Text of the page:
A letter from Dubai…

29 April 2011
A letter from Dubai…

With Dubai emerging from the economic doldrums to once again become a magnet for hospitality professionals, Learnpurple chief executive Jane Sunley captures the conditions in a letter from the emirate

In the five years since my first visit, Dubai has gone through rapid change. Having experienced boom and bust it now seems to be developing in a more ‘normal' way.

The United Arab Emirates is a melting pot of labour with people drafted in from all over the world to work; so they really want to get the ‘people stuff' right in order to achieve business success and growth. We're here to launch our first international office, learn-purple UAE, to work with businesses dealing with a variety of cultures and abilities. Consequently I've been answering many questions about how organisations can attract, develop, engage and retain the best talent and become great places to work.

Tourism is huge for Dubai. Not only is it a very busy place, but it seems to be fully booked everywhere; including our hotel, which has upwards of 800 rooms and had rack rates varying from £300 to £3,000 per night (room only).

Many hoteliers are enjoying high occupancy as the combined result of a general influx of international tourists plus people shifting from other, more troubled parts of the region. It's not a cheap city either, yet food and beverage is seemingly always in demand - the people who are here really want to spend.

Service here is a hot topic because not everyone knows how to get it right. There's much emphasis on process and standard operating procedures, and less on the emotional side. Of course some process is always required, though this should not be to the detriment of the guest experience. This, we believe necessary, shift is easier said than done but it is perfectly possible and one of the reasons we chose to open an office here.

One feature of Dubai is its Friday brunch. Aside from the impressive food offer, which puts even New York's Waldorf Astoria to shame, there's the drinking. Ex-pats and tourists drink not only as much fizz as they like (and we're talking hours of wall-to-wall Moët and Laurent Perrier here) there are also the cocktails. I hope these are offered as promotions by the drinks companies because otherwise profits must take some hit.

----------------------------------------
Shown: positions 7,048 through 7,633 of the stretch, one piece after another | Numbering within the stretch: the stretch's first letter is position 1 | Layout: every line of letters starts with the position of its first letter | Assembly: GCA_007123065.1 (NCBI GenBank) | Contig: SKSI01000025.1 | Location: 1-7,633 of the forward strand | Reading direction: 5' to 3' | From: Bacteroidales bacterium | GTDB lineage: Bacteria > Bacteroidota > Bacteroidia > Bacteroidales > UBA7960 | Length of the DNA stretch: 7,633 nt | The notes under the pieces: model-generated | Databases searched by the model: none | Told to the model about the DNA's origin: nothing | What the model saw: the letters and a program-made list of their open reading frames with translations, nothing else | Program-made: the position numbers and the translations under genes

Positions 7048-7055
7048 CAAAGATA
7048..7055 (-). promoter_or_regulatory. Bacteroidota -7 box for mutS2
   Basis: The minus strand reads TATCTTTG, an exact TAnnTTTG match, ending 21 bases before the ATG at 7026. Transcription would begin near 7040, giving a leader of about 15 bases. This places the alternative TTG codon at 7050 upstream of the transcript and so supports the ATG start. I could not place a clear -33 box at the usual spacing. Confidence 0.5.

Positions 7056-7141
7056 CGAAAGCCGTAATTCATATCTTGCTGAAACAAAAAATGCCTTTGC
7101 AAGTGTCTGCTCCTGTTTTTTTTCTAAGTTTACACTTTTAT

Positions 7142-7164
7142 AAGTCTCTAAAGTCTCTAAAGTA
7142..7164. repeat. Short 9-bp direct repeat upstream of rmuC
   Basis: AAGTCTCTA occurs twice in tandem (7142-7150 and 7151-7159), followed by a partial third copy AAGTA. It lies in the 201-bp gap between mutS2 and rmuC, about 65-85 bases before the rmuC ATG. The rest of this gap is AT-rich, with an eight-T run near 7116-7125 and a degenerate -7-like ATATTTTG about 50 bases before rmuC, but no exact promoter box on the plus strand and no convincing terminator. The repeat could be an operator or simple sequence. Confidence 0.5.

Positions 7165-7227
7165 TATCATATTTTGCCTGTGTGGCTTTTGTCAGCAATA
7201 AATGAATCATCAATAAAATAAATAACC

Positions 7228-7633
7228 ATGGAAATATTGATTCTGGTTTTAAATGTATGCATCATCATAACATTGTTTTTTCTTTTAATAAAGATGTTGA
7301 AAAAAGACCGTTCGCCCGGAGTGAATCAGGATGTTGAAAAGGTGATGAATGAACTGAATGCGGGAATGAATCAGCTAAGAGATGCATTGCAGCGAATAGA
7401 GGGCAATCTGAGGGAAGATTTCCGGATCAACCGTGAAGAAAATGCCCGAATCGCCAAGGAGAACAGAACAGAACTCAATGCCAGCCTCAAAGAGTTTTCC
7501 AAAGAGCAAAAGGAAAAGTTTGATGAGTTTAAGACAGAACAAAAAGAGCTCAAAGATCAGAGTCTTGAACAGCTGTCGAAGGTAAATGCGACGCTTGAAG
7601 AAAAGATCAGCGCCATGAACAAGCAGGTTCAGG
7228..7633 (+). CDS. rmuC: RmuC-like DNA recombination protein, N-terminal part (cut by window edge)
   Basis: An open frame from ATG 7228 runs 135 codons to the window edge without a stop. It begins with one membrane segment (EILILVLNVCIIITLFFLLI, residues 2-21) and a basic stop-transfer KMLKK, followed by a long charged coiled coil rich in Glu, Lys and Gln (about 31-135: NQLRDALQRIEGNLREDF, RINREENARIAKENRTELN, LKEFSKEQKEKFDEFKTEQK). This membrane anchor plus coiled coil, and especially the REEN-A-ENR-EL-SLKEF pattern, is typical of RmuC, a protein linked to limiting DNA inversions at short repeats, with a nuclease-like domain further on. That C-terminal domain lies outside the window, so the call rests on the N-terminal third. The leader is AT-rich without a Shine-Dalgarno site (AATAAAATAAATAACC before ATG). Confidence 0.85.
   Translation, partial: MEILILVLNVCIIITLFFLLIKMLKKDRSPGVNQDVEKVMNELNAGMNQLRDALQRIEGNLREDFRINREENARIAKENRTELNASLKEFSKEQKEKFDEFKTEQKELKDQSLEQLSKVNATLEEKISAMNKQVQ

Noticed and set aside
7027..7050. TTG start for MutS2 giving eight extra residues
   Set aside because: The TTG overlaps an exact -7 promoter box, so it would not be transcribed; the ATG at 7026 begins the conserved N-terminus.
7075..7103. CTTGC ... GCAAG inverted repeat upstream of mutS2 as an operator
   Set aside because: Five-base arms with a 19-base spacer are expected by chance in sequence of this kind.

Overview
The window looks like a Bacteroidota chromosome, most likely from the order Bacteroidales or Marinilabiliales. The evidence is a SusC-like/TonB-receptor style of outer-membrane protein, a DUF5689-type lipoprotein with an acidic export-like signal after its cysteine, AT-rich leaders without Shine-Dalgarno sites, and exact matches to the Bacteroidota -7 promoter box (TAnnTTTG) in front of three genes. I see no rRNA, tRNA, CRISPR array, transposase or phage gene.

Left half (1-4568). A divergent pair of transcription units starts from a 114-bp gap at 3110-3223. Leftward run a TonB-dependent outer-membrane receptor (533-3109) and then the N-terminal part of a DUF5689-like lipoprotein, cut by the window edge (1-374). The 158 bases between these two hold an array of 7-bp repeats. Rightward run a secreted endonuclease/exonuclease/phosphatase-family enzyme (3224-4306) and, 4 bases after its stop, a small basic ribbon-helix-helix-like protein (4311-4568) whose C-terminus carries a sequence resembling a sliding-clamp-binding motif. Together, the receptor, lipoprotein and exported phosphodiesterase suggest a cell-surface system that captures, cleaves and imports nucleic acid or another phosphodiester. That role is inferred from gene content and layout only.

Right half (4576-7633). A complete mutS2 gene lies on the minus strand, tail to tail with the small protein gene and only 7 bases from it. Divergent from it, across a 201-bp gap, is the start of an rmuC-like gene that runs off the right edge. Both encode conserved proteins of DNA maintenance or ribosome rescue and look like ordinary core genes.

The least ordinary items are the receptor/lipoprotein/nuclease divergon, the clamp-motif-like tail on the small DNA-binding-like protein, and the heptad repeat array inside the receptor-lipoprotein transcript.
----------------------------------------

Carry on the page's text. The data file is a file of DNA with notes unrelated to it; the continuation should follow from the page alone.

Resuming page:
I couldn't write a letter from Dubai without mentioning the two worlds you experience whilst visiting. Within the confines of the hotels more or less anything goes; outside is another matter. Serenely beautiful Arab women in black burkas rub shoulders with micro-mini-skirted Only-Way-is-Essex-alikes. But there's zero tolerance on many things. If you have a traffic accident, for example, the police come and decide on the spot who's at fault - decision final, move on.

As with most places, if you respect the culture and play by the rules, there's no doubt that Dubai is an interesting place to visit, work and even open an outpost of your business - there is even a Waitrose and a Marks & Spencer.

In this part of the world they want to do it bigger and better than anyone, or anywhere, else. The fastest roller coaster (Ferrari World in Abu Dhabi); the longest water chute (Atlantis on The Palm); the most luxurious hotel (Burj Al Arab); and the tallest building (the Burj Khalifa).

At just over 800m high, the Burj Khalifa is three times higher than One Canada Square in Canary Wharf and will shadow the eventual height of London's Shard by more than double. There's a hotel (Armani, of course); residences and corporate suites; restaurants; offices and a shopping mall. And naturally the Dubai Mall is the world's largest shopping and entertainment destination; at the size of 50 football fields.

The Burj Khalifa also has the world's largest dancing fountain. It is set on a 30-acre lake and shoots 22,000 gallons of airborne water as high as a 50-storey building. After a trip to floor 126 of the tower, we had an early dinner in Wafi Gourmet (Lebanese). I looked over to the adjacent Carluccios which was, like Wafi, completely packed out at only 6.30pm - I guess it helps to have the fountain opposite!

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